What literary term means the following: An inanimate object given animate characteristics, like a talking dog or a couch full of love.
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The answers you have been given are pretty good, but one of my professors once said that we are much given to "pathetic fallacy" by placing emotional characteristics upon inanimate objects. In A Handbook to Literature we are told that the term was coined by Ruskin to denote the tendency of man to credit NATURE with the emotions of human beings. I believe this is the term you will want to use in the examples you have given.
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Just because someone, however distinguished, calls something a "fallacy" does not necessarily make it a fallacy or prohibit writers from using it. I see nothing wrong in ascribing human feelings to things in nature--so long as the writer is sincere about it. In fact, some of these kinds of metaphors and similes are beautiful and memorable.
You could be talking about personification. This is where nonhuman objects or animals are given human qualities. A "talking dog" is given the human quality of speech, and "a couch full of love" is given the human ability to love.
Another term that you might be referring to is anthropomorphism. This is when human motivation, characteristics, or behavior are given to inanimate objects, animals, or natural phenomena.
The term you are looking for is personification, which means the giving of physical or human characteristics to ideas, thoughts or inanimate objects. Wonderful beginner examples of personification can be found in William Wordsworth's poem, "I Wandered Lonely as a Cloud". I listed some examples for you.
I WANDERED lonely as a cloud
That floats on high o'er vales and hills,
When all at once I saw a crowd,
A host, of golden daffodils;
Beside the lake, beneath the trees,Fluttering and dancing in the breeze.Ten thousand (daisies) saw I at a glance,Tossing their heads in spritely dance.The waves beside them danced. ....And then my heart with pleasure fills, And dances with the daffodils.
I think you're comparing apples with oranges here :-)
A talking dog would be an example of anthropomorphism. If you break it down - anthro = man or human and morph = shape - the author is giving human characteristics to something that isn't human.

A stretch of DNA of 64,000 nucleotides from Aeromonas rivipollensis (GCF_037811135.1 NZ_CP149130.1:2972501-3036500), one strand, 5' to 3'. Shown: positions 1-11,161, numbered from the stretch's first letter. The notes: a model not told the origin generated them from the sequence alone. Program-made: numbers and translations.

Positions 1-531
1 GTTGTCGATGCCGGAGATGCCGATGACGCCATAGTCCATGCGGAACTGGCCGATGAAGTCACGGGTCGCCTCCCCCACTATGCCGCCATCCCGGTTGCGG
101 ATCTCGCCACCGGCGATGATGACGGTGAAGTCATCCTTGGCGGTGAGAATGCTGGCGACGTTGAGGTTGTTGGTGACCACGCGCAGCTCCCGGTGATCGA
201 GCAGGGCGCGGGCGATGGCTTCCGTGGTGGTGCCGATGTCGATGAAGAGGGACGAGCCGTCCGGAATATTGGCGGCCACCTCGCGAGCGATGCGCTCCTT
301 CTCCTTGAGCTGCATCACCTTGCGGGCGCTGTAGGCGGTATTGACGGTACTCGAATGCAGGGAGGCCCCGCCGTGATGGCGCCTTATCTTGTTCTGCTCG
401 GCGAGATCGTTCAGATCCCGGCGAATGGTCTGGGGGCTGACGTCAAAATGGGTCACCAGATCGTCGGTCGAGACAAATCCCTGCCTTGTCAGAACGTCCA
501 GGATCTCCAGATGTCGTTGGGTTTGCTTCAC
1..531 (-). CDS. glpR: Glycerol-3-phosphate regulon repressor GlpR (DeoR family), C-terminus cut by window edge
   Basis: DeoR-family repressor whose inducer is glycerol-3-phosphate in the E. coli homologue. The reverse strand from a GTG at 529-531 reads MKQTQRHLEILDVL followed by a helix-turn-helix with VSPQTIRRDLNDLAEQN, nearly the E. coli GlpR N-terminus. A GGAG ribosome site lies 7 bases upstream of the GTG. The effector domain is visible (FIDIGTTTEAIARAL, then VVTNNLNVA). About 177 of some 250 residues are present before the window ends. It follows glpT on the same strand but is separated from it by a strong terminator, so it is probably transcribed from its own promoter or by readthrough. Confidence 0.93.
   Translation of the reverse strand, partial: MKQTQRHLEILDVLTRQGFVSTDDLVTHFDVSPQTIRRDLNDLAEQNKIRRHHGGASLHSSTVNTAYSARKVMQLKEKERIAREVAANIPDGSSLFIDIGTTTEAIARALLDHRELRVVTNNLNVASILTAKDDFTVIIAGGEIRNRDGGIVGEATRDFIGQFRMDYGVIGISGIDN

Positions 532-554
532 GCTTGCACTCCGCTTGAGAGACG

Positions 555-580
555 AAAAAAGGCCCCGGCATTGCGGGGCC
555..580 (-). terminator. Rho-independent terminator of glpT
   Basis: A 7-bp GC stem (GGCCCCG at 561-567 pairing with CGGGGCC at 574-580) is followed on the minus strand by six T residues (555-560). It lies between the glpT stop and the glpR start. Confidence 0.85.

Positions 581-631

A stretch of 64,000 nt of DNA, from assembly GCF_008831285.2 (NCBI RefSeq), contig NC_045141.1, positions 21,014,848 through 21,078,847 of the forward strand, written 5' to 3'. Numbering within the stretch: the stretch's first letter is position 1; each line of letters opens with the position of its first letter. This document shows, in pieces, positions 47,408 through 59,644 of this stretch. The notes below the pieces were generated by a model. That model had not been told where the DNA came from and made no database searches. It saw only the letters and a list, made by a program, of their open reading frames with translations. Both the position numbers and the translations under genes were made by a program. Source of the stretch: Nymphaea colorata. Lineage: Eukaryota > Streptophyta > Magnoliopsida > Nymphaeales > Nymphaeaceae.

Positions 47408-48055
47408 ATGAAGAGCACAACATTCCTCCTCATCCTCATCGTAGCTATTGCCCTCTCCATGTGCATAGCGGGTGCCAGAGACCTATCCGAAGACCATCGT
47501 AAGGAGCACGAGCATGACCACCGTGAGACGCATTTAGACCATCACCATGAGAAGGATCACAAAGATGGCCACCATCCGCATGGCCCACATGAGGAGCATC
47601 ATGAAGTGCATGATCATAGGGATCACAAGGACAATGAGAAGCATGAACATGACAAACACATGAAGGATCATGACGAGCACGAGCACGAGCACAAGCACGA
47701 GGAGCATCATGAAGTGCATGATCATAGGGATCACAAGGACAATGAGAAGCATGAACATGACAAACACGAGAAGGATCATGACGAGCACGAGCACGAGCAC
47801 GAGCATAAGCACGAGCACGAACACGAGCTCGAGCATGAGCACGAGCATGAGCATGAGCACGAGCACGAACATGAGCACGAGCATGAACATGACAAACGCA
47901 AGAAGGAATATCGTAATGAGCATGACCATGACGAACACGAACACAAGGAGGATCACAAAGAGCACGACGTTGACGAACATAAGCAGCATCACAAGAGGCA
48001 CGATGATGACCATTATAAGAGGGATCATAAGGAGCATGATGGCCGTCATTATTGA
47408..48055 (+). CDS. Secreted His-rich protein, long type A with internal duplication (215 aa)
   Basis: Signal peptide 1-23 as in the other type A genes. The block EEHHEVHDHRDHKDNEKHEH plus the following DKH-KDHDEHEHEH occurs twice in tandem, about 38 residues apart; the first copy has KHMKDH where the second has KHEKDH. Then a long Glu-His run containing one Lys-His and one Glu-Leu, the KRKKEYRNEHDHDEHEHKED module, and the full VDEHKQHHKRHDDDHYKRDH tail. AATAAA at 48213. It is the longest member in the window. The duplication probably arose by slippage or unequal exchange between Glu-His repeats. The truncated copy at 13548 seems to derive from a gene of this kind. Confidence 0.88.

"...couch full of love..." is an example of a metaphor, the most common kind of literary comparison.
In Zora Neale Hurston's "The Gilded Six Bits" she writes, "The hours went by on their rusty ankles." She is comparing two dissimilar things (hours don't have ankles...they probably don't even have toes) to create the effect of time passing very slowly. This metaphor is particularly rich because she is writing about an African American community that would be within a generation or two of emancipation.
For future reference on this kind of question, I would highly recommend either the enotes literary terms section or the American Heritage Dictionary (4th edition) for definitions and usage.
This literary tem would be personification.
That is personification. Personification is used when you want to make an inanimate or object that normally would not complete those actions complete them. For example, the wind whistled in the night. That is personification because the wind did not literally whistle.
The literary term that you are referring to would be personification. Personification is when something nonhuman is given a human characteristics / personality. For example, the talking dog is an example of personification because dogs don't talk like we humans do. The couch full of love is an example of personification because couch don't give love unlike us human.
When you give a non inanimate object animate characteristics like a person it's called personification. You are making the inanimate thing come to life
Personification should apply in your case, where inanimate or non-living objects are given human-like characteristics.
Personification possibly? -- That is when something non-living is given characteristics of something living.
Ex. 'The stars danced'
This term for this is personification, I believe.
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